GAPS Diet: An Act on the Far Side of Lunacy

I make decisions in large part based on intuition, specifically my own.

On the one hand, I’m hoping that my sixth sense, honed, will grant me the ability to understand where my clients are and what they need.

On the other hand, it means I spend the majority of my life looking bat-crap crazy.

You can talk stats and facts to me all day long, and at the end of the day, I will smile sweetly at you as I make the infuriating decision that I’d rather do what my intuition is telling me. Reason falls through my head like water through sieve, and I brush facts airily away if they don’t jive with my gut.

And so it is that I reveal to you my latest undertaking, which, ironically enough, is centered entirely around the gut. Readers, meet my latest flirtation with the loony bin: The Gut and Psychology Syndrome, or GAPS, diet.

The idea behind it is that a lot of health problems come from unbalanced levels of beneficial vs. harmful bacteria in one’s body, particularly in the digestive system. The goal, then, is to consume largely easy-to-digest foods with tons of probiotics for as long as it takes to rebuild happy little colonies of beneficial bacteria in places where the sun wisely refuses to shine–2 years is the recommended ‘dose’ of said diet.

Pragmatically, it means that I have to cut out grains and uncultured dairy (aka: the foundation for all things vegetarian) entirely. It means that peanut butter and jelly can no longer be my go-to meal, which will probably require some grieving and withdrawal time.

It means I have to learn to enjoy the taste and mouthfeel of eggs. It means I have to make my own cultured yogurt, cheese, ketchup. . .well, everything, and adjectives like ‘lactofermented’ are now going to be irrevocably paired with certain nouns in my life, such as ‘mayonnaise’. (If that doesn’t make you want to gag, you’re a better person than I).

It means that my local health food stores and farmers are already becoming sick of my presence as I pester them in my never-ending quest for “the most” ethically-raised, grass-fed meats. (So long, pseudo-vegetarianism!)

It means I have to learn to cook meat. It means I have to make and eat fish stock using the head of what once was a live fish (this is the part of the story where my flesh begs leave to creep a bit).

It means I may never have friends again–coffee dates are out, as are meals at restaurants. Plus, I’ll be eating lactofermented foods and fish head broth, and according to my intuition nobody wants to see that.

Finally, and perhaps most frighteningly, it means I’m going to be bear-after-winter-ravenous for the next “x” months of my life.

Why am I doing this, you may ask?

a) I like a challenge.

b) My fascination with bizarre schemes is hereditary. I remember laughing at my maternal grandfather one time for some vitamin mix he bought that I thought placed him firmly in the “homeboy just got his leg pulled real bad” category. Now I’m carrying on that family legacy with pride.

c) My acid reflux has been. . .er. . .refluxing to new levels of painful this year, and it seems easier to just change my whole life than to take an hour and go to the doctor.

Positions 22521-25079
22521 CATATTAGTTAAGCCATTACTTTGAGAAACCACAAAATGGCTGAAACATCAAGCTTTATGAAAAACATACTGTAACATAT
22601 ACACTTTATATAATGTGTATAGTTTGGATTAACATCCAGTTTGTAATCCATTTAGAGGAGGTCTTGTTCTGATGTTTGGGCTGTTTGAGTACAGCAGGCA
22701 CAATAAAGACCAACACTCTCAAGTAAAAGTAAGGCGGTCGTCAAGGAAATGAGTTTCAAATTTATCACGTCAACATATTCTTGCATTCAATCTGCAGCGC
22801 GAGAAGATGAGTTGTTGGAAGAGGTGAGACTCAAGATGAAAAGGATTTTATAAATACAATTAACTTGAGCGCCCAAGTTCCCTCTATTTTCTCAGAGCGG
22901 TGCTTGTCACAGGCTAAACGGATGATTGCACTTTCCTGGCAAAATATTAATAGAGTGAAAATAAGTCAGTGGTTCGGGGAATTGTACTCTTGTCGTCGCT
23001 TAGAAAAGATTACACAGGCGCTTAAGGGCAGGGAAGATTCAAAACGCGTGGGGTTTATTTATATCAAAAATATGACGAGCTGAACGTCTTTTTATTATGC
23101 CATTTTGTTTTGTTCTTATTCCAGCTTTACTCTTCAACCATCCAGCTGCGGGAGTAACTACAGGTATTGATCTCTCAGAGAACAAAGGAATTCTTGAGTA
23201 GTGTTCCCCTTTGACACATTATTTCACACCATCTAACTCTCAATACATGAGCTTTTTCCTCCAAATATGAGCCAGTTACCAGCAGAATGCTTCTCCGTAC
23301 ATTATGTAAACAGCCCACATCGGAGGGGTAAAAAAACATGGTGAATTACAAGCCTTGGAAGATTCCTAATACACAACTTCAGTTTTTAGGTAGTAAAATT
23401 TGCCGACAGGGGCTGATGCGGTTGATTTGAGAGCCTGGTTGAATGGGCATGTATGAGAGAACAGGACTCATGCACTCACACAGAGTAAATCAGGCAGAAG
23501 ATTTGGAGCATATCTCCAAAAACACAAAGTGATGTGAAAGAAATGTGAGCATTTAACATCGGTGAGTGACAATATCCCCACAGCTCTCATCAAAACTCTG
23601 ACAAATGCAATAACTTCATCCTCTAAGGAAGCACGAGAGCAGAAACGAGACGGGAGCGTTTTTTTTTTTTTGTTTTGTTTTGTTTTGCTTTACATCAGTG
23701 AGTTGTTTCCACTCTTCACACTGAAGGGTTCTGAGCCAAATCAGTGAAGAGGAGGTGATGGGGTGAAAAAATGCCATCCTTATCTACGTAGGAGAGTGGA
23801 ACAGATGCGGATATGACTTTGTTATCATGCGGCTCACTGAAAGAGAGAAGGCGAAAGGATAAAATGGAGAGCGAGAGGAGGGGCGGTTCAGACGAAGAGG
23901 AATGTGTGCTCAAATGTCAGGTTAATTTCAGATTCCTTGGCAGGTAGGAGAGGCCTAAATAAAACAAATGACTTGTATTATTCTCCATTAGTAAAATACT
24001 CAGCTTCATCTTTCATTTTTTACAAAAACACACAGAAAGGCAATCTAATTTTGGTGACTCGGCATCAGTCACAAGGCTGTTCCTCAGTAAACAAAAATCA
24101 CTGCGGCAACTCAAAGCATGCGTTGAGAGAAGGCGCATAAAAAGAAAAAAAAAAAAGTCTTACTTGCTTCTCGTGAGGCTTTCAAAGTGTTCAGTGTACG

d) I’m trying to nurture the hippie in me, which has been sadly neglected since moving to SC. I’m sitting here right now in rip-off Converse shoes, an American Eagle sweater, dark-wash jeans, a newsboy cap, and a two-toned scarf. Yuppie much?

e) If it isn’t healing, it’s going to be hilarity-provoking. That’s called a win/win, folks.

f) My gut is speaking words of encouragement to me regarding said GAPS attempt.

I’ve spent my last few weekends engaging in various methods of preparation–roasting and pureeing 9 pounds of butternut squash, making chicken broth, and gorging myself on grains in this final countdown–and if all goes according to plan, I shall take the plunge into the Intro diet (consisting almost entirely of broth and bone marrow. . .yes, I just said that) next week. I’ve planned it carefully to coincide with Spring Break, so that if my body reacts as I’ve heard it might, I shall be safely tucked away from civilization for the fireworks.

And yes, I fully expect you to at least pretend some level of empathy for me when I come whining to you about how much harder this is than I was anticipating.

The crazy will commence in 5. . .4. . .3. . .

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2 thoughts on “GAPS Diet: An Act on the Far Side of Lunacy

  1. Oh Lauren.

    I don’t mean to hopelessly pour more into your mind-sieve, but I feel like I should probably at least say something.

    Unless you are a premature neonate or a profoundly ill child in a third-world country, there’s no convincing evidence that probiotics actually do anything. If acid reflux is your concern, it’s worth noting that the contents of your stomach are normally sterile, so no matter what amazing or magical things you can do with your intestinal flora, it’s not going to change your esophageal sphincter.

    Taking health advice from random “alternative” healers on the internet is always a bad idea, especially when they’re trying to sell you their own special supplements for $50 (!) a bottle. It’s not going to kill you, but it will almost certainly waste a good deal of time and money that could be spent more responsibly elsewhere.

  2. Oh dear, Nate. I was kind of hoping you wouldn’t see this. But that’s what I get for posting my bidness on the WWW.
    The problem with you, sir, is that you make so much sense, which complicates my attempts to convince myself that this is actually a reasonable as well as intuitive move. If it makes you feel any better, I mainly plan to get my probiotics through kefir and sauerkraut, not expensive bottles of probiotics. Also, I’m guessing I’ll last about a month. Do I sound less idiotic now? Not even a little?

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